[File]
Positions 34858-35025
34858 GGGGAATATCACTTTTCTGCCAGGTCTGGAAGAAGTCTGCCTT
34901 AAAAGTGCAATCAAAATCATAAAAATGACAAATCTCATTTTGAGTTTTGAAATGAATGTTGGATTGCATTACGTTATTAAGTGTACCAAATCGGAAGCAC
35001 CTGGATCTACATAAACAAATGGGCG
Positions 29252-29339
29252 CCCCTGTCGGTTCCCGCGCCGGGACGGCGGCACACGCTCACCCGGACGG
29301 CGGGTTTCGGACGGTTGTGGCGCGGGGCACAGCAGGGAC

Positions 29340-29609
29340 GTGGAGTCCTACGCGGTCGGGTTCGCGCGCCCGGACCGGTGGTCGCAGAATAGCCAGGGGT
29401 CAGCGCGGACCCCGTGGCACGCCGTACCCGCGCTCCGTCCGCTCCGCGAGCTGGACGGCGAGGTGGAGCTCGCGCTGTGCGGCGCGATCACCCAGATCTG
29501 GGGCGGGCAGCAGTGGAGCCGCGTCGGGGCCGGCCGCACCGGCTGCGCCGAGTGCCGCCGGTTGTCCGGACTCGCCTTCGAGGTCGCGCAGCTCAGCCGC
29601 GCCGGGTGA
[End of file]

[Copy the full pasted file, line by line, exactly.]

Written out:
Positions 34858-35025
34858 GGGGAATATCACTTTTCTGCCAGGTCTGGAAGAAGTCTGCCTT
34901 AAAAGTGCAATCAAAATCATAAAAATGACAAATCTCATTTTGAGTTTTGAAATGAATGTTGGATTGCATTACGTTATTAAGTGTACCAAATCGGAAGCAC
35001 CTGGATCTACATAAACAAATGGGCG
Positions 29252-29339
29252 CCCCTGTCGGTTCCCGCGCCGGGACGGCGGCACACGCTCACCCGGACGG
29301 CGGGTTTCGGACGGTTGTGGCGCGGGGCACAGCAGGGAC

Positions 29340-29609
29340 GTGGAGTCCTACGCGGTCGGGTTCGCGCGCCCGGACCGGTGGTCGCAGAATAGCCAGGGGT
29401 CAGCGCGGACCCCGTGGCACGCCGTACCCGCGCTCCGTCCGCTCCGCGAGCTGGACGGCGAGGTGGAGCTCGCGCTGTGCGGCGCGATCACCCAGATCTG
29501 GGGCGGGCAGCAGTGGAGCCGCGTCGGGGCCGGCCGCACCGGCTGCGCCGAGTGCCGCCGGTTGTCCGGACTCGCCTTCGAGGTCGCGCAGCTCAGCCGC
29601 GCCGGGTGA